A primary intention from the project’s inception was self-sufficiency: multi-functional space; local materials with low embodied energy where possible. To this end the tectonics create simplicity and ephemeral qualities.

Structural components were designed to facilitate transportation, helicopter airlifting and ease of assembly. The simple ‘mecano’-like components of the steel structural super-frame enabled fast and precise assembly on site reducing the amount of erection time as well as minimizing impact on the site during construction.

The main space building with 3m high bi-folding doors an all four sides has no cladding whatsoever. Fully expressed steel structural portal frames on both sides allow the main space to open in any direction making the wide verandas part of the internal space. This enables a truly multifunction space which takes advantage of the views, prevailing winds and maintains maximum flexibility for various size workshops and gatherings.

The roof of the service wing is a segment of a cone with a larger radius at the top and a smaller radius at the bottom. The green ‘Wilderness’ metal cladding was specifically chosen to blend in with the natural colour of the landscape and the green backdrop of Mt Cooroy, whilst being an expression of the building’s utilitarian function.

Photovoltaic solar panels capable of powering the entire complex in a normal day to day operation have been installed on the main roof.
Solar panels for heating water installed on top of the awning roof servicing nearby bathrooms and kitchen as well as an on site sewage treatment system has been installed.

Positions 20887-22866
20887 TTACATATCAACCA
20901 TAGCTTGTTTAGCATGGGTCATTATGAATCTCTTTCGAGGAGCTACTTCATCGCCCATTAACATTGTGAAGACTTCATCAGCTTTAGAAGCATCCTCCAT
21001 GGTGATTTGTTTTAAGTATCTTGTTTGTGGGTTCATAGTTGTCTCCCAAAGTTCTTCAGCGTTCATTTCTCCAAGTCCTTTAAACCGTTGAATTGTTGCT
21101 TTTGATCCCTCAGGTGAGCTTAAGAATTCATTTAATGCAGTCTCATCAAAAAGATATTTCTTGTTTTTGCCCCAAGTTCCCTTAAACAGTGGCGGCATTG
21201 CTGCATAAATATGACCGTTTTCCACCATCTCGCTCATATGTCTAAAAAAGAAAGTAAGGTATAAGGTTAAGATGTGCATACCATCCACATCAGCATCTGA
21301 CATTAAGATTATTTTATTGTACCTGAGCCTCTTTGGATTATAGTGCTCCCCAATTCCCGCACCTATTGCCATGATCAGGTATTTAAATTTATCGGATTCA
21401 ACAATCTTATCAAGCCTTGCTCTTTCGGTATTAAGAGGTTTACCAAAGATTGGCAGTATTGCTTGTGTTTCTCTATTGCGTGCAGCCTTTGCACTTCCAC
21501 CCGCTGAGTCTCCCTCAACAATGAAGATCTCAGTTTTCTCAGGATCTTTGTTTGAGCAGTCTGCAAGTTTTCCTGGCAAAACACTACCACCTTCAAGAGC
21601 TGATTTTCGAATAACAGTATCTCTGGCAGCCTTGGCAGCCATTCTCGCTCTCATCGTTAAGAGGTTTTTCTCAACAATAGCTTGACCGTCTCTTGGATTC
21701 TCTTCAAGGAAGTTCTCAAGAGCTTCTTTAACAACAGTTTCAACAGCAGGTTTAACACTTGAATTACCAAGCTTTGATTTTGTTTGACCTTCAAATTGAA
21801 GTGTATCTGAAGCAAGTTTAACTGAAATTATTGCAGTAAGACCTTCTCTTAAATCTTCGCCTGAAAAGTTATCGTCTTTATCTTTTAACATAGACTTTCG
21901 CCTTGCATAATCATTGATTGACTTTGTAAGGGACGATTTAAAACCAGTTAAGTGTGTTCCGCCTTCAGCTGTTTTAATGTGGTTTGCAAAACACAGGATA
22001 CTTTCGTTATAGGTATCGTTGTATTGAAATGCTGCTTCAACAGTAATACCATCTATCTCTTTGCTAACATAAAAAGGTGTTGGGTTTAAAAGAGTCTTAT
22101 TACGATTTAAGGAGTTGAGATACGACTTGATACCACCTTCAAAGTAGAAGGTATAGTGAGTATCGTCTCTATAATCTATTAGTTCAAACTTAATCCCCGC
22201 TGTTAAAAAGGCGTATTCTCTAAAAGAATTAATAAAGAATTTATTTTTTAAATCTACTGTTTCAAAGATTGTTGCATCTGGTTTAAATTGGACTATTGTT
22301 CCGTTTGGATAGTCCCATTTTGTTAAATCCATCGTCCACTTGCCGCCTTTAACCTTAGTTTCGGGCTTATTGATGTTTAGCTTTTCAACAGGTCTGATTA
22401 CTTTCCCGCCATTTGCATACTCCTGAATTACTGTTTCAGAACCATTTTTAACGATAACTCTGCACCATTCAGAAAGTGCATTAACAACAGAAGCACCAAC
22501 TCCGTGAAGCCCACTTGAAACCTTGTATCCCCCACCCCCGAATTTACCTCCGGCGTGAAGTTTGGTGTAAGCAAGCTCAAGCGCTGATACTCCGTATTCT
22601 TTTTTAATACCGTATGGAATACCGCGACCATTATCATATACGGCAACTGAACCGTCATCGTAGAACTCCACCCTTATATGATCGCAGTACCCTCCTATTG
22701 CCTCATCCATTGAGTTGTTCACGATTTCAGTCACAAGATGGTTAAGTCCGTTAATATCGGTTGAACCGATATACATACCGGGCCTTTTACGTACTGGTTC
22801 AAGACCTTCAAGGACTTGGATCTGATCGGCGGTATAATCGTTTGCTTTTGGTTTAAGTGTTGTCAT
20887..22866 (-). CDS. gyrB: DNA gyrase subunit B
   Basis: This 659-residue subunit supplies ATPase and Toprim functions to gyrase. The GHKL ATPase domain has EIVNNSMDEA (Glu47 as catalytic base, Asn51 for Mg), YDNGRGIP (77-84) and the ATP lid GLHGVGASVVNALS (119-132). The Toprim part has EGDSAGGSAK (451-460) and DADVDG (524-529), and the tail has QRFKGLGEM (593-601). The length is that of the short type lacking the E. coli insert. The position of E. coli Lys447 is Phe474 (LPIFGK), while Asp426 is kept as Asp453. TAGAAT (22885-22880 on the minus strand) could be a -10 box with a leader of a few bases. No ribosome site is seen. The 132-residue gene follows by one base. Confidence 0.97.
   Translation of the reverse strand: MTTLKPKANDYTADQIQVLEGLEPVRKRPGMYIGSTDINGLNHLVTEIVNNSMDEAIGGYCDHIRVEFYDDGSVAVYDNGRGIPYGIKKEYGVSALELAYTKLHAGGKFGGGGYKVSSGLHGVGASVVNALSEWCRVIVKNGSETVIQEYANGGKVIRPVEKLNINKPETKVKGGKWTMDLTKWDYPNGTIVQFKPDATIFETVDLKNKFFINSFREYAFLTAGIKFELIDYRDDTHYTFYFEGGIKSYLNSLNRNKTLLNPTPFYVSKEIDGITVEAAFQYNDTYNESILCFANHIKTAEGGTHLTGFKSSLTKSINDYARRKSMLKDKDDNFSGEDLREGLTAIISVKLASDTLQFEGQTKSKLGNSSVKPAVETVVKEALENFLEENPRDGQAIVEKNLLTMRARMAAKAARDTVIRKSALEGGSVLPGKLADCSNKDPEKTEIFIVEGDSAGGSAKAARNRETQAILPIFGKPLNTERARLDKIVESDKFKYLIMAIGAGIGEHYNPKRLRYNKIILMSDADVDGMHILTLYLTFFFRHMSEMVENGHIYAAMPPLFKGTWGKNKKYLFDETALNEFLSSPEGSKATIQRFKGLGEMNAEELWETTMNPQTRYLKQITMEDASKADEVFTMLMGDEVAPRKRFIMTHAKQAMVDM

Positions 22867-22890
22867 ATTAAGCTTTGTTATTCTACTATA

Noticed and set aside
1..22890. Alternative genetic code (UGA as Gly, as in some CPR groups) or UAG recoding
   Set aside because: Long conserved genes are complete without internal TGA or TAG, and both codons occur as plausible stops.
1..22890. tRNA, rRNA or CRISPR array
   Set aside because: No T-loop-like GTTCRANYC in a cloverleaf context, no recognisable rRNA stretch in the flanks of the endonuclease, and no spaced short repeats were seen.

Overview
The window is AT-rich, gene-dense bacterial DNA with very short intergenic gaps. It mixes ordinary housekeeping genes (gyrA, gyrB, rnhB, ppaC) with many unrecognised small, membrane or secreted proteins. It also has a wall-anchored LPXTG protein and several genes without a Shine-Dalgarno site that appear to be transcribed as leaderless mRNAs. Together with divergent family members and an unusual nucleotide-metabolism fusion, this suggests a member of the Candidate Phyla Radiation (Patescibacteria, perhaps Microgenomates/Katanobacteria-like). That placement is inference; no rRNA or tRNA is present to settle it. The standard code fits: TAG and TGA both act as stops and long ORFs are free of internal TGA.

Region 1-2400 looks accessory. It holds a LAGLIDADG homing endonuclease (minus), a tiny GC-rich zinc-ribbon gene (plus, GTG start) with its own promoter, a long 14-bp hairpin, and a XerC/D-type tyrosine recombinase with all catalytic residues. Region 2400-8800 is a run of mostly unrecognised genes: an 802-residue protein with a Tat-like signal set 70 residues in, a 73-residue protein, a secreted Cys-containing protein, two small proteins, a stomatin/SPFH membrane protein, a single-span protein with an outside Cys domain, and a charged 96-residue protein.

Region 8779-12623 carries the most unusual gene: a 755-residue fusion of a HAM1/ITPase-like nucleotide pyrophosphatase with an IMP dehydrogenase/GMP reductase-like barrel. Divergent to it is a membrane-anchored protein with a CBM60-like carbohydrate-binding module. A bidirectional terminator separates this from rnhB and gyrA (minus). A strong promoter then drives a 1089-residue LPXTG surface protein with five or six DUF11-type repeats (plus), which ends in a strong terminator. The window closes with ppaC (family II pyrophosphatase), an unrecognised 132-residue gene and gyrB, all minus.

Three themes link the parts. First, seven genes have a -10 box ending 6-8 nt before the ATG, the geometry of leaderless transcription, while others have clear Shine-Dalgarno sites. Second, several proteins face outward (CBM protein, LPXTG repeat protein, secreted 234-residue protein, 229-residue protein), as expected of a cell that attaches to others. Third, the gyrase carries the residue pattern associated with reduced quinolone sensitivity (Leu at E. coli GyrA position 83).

Water tanks, complement the rural aesthetic setting and the extra large gutters maximize rain water collection.

Compared to a more conventional solution, this project gives a different perspective on the visual impact of the installation from neighbouring vantage points and has been nicknamed the ‘helicopter’ by neighbours.

Below the main Verandah awning there are at times two or at least one layer of corrugated perforated sheets aprons reducing glare, heat loads and give an added horizontal aesthetic quality.

Like an Asian temple the building compliments the surrounding landscape while at the same time it engages with it and is completely self sufficient in terms of water, electricity and sewage.

: PETER HYATT - HYATT & ASSOCIATES 

 

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Information Cooroy Art Temple:

Project function:
Address: 
Cooroy Mountain, Australia




License: 
None (All rights reserved)


Comments to Cooroy Art Temple:

How do you explain this much obvious and heralded "project" not receiving required preliminary Noosa Council building approval, which should be a basic for "good architectural" and building practices and ethics?  It is instead a monument to the local government corruption which depends on who you are, whether the then involved wealthy owner (since bankrupted and disgraced) well-known and appointed to Council positions or the architect (heralded as Noosa's own)?  The new owners are now fighting to receive approval for a wedding venue (given the vacant toilets and commercial kitchen) seeking a "function", another missing basic in good architecture. Welcome to second-world OZ and its own proud creation of professional double standards and religious temples!
commented by User_profile_mini_square rural, 27 March 2013